Commercial responses to Ebola

Dr Anuschka Coovadia, head of healthcare at KPMG in South Africa

Speaking recently on Ebola and the world of commerce, Dr Anuschka Coovadia, head of healthcare at KPMG in South Africa, affirmed that businesses have a fundamental role to play in the fight against the disease.At an event hosted recently by KPMG in conjunction with the Mail and Guardian Africa, the Graça Machel Trust, AGH Capital and the Southern Africa Trust, Dr Coovadia said, “Business is able to build trust, reduce risk and increase investment. We are able to drive awareness, raise funding, work in communities using our own internal capacity and infrastructure to assist with training and research.”

Keynote speaker at the event, Graça Machel, said that the haemorrhagic disease which has claimed nearly 5,500 lives in West Africa has exposed the worst of the weaknesses in institutions on the African continent. Machel criticised African governments for their slow response to the epidemic. She said, “We don’t seem to have learnt lessons from the HIV pandemic. We had hundreds of thousands of Africans dying of AIDS before we took the relevant measures to understand that HIV / AIDS can be prevented and those affected can live a long and productive life. It took us a long time to learn that families would be affected. Now with the Ebola outbreak, it is as if those lessons did not register.”

Machel acknowledged that the African Union (AU) had taken a leadership role in bringing business and governments together at a recent meeting in Addis Ababa to discuss Africa’s response to the outbreak. She congratulated African entrepreneurs who had heeded the call to contribute to the fight against Ebola saying that, to date, Nigerian billionaire Aliko Dangote has contributed about US$800,000 and South Africa’s Patrice Motsepe has pledged US$1 million. She lauded the ‘Unite Against Ebola’ fund which had raised US$45 million, with additional commitments made by other global companies but lamented that this intervention had come far too late for the victims of the disease.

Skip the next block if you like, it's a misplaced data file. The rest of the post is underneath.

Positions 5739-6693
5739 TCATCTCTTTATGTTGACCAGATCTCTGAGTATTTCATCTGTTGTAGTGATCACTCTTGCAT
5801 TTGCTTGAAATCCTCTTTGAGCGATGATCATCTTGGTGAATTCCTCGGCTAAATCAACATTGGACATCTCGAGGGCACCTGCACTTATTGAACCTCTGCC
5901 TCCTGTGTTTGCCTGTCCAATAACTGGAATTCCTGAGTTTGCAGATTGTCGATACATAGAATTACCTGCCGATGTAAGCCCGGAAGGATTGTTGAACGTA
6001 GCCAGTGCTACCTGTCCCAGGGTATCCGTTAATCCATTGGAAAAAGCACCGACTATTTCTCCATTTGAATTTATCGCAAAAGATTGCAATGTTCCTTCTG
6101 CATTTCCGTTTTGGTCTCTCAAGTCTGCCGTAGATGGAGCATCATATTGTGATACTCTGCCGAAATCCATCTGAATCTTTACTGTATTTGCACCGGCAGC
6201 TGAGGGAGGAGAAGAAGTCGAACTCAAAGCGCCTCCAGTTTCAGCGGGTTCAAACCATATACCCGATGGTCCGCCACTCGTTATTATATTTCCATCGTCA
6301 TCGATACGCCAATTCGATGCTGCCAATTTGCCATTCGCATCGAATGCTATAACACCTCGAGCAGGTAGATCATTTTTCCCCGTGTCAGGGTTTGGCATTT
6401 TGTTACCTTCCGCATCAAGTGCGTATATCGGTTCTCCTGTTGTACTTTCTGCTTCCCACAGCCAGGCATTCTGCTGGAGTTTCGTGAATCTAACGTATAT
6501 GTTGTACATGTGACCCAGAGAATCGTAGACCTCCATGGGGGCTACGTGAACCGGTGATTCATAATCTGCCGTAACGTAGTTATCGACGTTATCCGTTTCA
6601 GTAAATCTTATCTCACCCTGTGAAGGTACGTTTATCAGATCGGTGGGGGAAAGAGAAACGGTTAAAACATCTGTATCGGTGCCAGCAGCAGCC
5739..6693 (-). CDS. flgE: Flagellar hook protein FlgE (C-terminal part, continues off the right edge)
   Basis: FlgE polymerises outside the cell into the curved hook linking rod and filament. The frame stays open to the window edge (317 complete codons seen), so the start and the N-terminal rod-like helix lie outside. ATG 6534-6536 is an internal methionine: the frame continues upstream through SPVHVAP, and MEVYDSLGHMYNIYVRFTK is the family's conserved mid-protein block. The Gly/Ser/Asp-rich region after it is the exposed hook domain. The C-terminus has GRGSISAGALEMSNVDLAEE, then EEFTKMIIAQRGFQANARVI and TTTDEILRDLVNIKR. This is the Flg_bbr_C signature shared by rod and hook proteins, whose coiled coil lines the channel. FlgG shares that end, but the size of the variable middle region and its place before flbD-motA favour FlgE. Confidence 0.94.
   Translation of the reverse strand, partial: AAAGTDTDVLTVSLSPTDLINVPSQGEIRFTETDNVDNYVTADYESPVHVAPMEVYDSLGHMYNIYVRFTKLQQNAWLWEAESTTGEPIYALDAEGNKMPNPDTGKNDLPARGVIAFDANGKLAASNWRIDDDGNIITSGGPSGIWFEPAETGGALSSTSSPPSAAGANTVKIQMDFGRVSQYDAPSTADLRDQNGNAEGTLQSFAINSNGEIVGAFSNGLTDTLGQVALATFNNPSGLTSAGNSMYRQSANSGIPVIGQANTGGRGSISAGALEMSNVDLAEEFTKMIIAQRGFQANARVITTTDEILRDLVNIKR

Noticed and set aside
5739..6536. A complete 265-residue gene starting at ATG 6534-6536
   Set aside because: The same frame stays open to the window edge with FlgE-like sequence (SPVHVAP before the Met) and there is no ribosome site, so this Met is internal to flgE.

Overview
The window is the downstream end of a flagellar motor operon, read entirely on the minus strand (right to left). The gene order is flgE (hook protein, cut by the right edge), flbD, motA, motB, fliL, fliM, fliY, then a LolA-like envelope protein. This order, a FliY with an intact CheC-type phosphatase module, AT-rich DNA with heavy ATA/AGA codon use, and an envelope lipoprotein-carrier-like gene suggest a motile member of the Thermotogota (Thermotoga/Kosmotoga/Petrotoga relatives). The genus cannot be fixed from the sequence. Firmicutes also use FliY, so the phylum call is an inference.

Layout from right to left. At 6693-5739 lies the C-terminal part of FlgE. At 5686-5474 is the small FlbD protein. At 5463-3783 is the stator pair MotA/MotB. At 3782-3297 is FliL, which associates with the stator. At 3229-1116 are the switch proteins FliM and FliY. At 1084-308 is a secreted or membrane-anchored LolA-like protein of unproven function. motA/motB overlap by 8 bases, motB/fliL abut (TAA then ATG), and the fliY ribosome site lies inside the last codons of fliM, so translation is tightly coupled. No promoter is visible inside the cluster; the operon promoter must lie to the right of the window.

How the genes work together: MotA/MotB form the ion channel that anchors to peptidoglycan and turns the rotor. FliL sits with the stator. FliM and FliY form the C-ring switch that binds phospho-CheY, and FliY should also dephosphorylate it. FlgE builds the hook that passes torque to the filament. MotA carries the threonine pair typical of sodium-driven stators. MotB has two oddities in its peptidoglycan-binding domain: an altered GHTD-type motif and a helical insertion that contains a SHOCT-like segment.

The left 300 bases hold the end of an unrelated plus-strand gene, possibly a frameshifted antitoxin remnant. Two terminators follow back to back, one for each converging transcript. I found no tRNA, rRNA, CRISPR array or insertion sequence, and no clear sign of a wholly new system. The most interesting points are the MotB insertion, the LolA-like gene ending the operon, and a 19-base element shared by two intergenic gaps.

“It took us a lot of time to wake up and say that these deaths are unacceptable,” she said.

A belief in African ability

However, Machel is adamant that although it poses a significant challenge, Ebola, like HIV, can be conquered. She believes that Africa has the ability to contain the virus, and cited Uganda as a country that has successfully suppressed the virus when it was first detected in that country in 2011. She admonished African states for looking to Western governments for assistance instead of seeking help from fellow Africans, stating that this was an opportunity for Africans to begin to recognise and value the knowledge and expertise that is available on the continent.

In agreement with Machel and other panellists at the session, Dr Coovadia said that although the economic impact of Ebola had been scaled down, a loss of US$3 billion on the continent is still significant. She commented, “What is especially significant is not that this loss isn’t being driven by the provision of medical services, but it is being driven by the feeling that it is a problem of the poor. However, this is not just an African problem, it impacts the whole world. More than ever, Africa is married to the world and the world is married to Africa. Six of the ten fastest growing economies are now in Africa and most businesses are looking to Africa for growth. Africa has the largest working population in the world and there is increased private sector activity on the continent.”

Dr Charles Okeahalam CEO of AGH Capital, added, “The private sector must play a role, but it must be in the context of a public private partnership. We need the Ebola discussion to be at the forefront of the business agenda and we as Africans should not wait for the solution to come to us. We must drive the fight to stem the disease ourselves.”

Coovadia explained, then, that many companies continued to conduct business on the continent, but were doing so with an awareness of the new operating environment. She noted, “We are seeing companies taking measures to limit exposure for their workers and employing technology more effectively to run their businesses. Though Ebola poses a serious threat to the continent, it also poses an opportunity. The interventions that will come out of dealing with this crisis will lead to a better future for millions of people on our continent.”


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